Friday, March 12, 2010

Humble Homemaker

I have a question for all you granola munchers out there.

I used to make yogurt a lot, a tradition which fell by the wayside as soon as I realized that I was expecting my third child. I'm ready to pick it up again, happily, but I have a question about the process that the Internet seems at a loss to answer for me.

In every set of directions I find, they recommend heating the milk to 180 degrees and then cooling the milk to 110 degrees to add the starter. I understand why you would want the temp at a certain point for the starter, but why would one heat the milk to 180 to begin with? If I am using store bought milk I wouldn't need to pasteurize it, so what is the point? I don't get it.

If any of you know why I would need to do this, can you please enlighten me? I would love to know!

3 comments:

scmom (Barbara) said...

Even though the milk was pasteurized, it could still grow another bacteria in the process of growing yogurt (you're dealing with milk that might not have been stored perfectly, as well as your own kitchen utensils/pots pans which might have bacteria). It's just a double check. I also sterilize the pot, thermometer and spoons by boiling them in the water (I use the double boiler method -- if you don't you could just boil them in a small pot of water). I don't think you can be too careful -- no one wants to get a nasty stomach illness from their home made yogurt.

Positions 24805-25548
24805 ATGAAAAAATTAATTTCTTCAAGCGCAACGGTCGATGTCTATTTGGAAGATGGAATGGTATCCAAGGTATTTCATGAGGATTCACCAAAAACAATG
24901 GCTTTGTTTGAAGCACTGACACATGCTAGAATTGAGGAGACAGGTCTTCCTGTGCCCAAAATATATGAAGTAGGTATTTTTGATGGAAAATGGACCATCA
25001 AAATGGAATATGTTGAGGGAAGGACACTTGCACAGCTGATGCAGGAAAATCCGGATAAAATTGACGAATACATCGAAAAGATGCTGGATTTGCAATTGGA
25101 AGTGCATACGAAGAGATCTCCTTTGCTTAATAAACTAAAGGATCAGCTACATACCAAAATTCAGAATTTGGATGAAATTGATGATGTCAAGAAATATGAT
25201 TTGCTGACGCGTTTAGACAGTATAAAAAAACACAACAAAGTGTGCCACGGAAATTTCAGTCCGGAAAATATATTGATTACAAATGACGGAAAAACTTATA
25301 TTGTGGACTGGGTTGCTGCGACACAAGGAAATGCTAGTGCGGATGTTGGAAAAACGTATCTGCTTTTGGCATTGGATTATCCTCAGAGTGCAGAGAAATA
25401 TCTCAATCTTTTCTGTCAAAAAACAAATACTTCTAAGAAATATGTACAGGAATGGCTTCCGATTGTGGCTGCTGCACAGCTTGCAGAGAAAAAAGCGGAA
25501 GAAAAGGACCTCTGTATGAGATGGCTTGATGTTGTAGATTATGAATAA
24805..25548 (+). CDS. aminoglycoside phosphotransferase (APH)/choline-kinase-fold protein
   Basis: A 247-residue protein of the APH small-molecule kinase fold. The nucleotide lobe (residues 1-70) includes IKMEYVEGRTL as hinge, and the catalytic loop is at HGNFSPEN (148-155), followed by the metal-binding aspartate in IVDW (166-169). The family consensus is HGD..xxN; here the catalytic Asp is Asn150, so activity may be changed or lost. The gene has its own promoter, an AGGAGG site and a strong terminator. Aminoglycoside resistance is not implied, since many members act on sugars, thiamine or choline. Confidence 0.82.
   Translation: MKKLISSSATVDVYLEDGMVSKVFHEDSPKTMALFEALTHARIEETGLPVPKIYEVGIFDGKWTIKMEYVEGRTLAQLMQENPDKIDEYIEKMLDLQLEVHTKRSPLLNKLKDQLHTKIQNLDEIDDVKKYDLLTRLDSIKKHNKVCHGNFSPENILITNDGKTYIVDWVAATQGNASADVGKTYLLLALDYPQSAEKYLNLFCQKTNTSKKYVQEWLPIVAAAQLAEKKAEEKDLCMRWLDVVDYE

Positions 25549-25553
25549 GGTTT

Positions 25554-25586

Rachel Koniar said...

I thought the reason to heat up the milk had to do with breaking down an enzyme so it can form the yogurt. Not sure though.

I've been making my own yogurt all year, and never had any problems. I heat the milk to simmer for four minutes, then I cool it until I can test the temp with my finger for ten seconds without getting burned.

Not scientific, but it's always worked for me. Never gotten sick. According to my mom, who had some training in food safety, even when milk goes "bad" or sour, it still doesn't hurt you. That's what sour cream, and sour milk is anyway.

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